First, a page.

My final column before the election of officers that will occur at our Philadelphia meeting finds COSCA in great transition. Every week seems to bring news of a new member as the list of former members grows. We watch our colleagues move on to new challenges with mixed emotions. We will miss them personally and professionally as we wish them well in new endeavors in retirement, on the bench, teaching as a law professor, and other interesting fields. At the same time, we enthusiastically welcome our new colleagues. We will gladly make every effort in Philadelphia to make them feel at home in the COSCA community.
Happy New (fiscal) Year! With relief that may be tinged with regret over the results, many of us have seen another season of making budgets and creating new laws end with the exit of legislators from our capital cities. Except in those few states where legislating is a full-time job, most of us get a respite from legislative activities in the summer and autumn. In most places it is also an off year for elections, so most of us have a respite from that distraction. As we begin a new fiscal cycle, I hope your coffers are reasonably full. May you all experience rekindled vigor for new and ongoing projects that carry forward into the new fiscal year.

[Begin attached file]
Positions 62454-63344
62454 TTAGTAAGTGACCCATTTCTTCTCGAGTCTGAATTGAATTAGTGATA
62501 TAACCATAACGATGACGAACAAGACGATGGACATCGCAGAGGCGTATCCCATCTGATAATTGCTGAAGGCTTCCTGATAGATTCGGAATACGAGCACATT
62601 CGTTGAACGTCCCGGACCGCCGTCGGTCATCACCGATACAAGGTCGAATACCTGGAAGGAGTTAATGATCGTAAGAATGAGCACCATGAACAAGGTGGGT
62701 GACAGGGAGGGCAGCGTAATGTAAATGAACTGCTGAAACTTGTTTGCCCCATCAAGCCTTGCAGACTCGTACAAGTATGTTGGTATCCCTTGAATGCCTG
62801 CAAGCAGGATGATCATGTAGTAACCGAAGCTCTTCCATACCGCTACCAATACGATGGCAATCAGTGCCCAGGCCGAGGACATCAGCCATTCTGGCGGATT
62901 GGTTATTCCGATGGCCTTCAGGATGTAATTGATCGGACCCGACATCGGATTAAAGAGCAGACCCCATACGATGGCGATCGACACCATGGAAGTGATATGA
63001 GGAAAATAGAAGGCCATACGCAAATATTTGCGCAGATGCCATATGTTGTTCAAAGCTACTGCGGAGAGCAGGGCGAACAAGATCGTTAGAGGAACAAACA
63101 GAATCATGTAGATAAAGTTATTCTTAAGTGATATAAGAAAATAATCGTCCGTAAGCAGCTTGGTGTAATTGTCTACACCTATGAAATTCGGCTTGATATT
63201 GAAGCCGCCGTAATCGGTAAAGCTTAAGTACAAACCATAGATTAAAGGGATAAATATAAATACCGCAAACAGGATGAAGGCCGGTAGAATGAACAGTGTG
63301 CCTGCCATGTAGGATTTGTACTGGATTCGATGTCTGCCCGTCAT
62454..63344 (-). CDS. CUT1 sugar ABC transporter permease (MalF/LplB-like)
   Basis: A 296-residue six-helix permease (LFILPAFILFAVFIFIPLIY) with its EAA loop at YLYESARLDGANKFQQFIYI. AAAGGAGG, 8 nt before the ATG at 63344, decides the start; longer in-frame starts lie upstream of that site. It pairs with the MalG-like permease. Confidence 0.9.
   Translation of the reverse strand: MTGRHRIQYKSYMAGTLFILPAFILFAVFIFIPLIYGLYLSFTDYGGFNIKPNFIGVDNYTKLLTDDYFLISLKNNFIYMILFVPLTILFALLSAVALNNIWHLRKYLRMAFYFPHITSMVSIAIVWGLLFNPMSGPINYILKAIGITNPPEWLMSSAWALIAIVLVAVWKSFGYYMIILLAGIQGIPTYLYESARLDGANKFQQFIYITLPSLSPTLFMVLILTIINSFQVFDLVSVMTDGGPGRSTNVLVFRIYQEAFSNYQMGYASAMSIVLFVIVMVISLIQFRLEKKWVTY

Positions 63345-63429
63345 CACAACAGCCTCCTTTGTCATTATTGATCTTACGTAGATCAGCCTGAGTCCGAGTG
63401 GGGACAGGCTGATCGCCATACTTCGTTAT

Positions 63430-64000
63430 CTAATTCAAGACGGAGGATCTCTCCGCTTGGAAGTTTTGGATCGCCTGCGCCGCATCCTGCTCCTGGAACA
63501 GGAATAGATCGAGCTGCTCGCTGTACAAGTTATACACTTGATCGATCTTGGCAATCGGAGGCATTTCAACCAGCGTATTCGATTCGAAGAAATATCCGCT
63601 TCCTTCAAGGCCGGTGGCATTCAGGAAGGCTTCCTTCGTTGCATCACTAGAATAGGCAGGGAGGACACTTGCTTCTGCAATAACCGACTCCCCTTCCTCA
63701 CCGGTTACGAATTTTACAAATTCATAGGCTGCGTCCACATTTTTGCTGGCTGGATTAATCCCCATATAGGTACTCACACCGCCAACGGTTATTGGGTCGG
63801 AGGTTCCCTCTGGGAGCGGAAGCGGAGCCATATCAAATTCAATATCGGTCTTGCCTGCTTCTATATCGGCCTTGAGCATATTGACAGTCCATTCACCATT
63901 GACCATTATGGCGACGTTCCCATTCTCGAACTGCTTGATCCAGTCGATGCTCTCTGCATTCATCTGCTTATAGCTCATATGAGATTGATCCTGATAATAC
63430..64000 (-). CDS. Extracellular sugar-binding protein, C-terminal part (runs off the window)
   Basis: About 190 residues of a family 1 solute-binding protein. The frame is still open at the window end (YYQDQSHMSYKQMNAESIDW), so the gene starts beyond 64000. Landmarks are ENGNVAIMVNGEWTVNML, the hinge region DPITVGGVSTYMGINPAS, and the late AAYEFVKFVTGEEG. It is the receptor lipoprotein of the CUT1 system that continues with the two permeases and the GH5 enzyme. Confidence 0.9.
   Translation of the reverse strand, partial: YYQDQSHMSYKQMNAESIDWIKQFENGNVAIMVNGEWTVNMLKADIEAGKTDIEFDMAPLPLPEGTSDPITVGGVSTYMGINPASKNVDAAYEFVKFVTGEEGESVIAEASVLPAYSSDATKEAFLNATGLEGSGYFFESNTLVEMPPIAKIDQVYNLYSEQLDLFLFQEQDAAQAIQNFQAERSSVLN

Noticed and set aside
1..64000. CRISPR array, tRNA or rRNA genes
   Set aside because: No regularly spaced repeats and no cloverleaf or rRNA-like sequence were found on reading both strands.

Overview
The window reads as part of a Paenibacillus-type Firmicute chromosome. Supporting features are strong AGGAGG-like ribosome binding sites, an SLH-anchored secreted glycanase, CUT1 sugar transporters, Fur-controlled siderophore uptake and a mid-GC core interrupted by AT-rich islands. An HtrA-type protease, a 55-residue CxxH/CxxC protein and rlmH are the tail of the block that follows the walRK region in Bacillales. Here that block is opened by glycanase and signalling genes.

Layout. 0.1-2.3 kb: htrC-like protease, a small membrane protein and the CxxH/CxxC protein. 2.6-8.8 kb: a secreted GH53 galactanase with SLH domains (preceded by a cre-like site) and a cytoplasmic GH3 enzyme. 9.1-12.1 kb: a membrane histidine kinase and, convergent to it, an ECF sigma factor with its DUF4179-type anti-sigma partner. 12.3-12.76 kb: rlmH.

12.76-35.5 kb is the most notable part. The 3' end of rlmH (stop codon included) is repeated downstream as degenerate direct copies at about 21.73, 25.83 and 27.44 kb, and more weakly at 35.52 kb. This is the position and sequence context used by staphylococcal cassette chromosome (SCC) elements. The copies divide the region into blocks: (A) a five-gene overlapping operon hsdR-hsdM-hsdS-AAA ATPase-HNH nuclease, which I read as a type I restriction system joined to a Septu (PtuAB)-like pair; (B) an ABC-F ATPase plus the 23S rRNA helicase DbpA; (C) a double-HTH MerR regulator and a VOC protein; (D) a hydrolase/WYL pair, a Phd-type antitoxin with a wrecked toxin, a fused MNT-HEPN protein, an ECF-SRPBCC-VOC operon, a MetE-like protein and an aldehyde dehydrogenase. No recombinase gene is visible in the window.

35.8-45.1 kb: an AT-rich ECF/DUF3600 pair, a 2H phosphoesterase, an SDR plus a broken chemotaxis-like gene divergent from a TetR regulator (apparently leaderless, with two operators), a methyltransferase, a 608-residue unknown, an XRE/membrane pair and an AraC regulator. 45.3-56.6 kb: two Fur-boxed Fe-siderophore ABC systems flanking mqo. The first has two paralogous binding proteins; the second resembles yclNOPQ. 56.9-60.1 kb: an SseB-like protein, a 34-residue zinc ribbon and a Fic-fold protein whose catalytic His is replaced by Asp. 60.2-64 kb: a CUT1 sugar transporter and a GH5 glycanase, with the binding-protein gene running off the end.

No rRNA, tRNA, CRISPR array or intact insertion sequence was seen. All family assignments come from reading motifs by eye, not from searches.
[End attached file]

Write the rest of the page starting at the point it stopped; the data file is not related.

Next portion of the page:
Reform appears to be gaining momentum everywhere in the criminal and civil justice systems. As Timothy Schnacke states in the most recently published Trends in State Courts from NCSC, “bail reform is unavoidable” and will happen either because courts take the lead in implementing reforms or because courts are directing change through rulings in numerous cases. Under the leadership of Chief Justice O’Connor and Laurie Dudgeon, the Task Force on Fines, Fees and Bail Practices is entering the final stages of its important work. Their enlightening article can also be found in Trends. On the civil justice side, reform is gaining momentum on new frontiers such as online dispute resolution. It is a persistent and endearing characteristic of COSCA that our colleagues are always patient and generous with their time and energy when called upon to assist other states with challenges about which they already have gained valuable experience. The ancient Greek philosopher Heraclitus is credited with writing “change is the only constant in life.” I think he was a court administrator. Managing constant change is challenging, exciting, and also stressful. We all need to remember to rely on each other for help in meeting new and old challenges in the exciting and exhausting work we are privileged to do.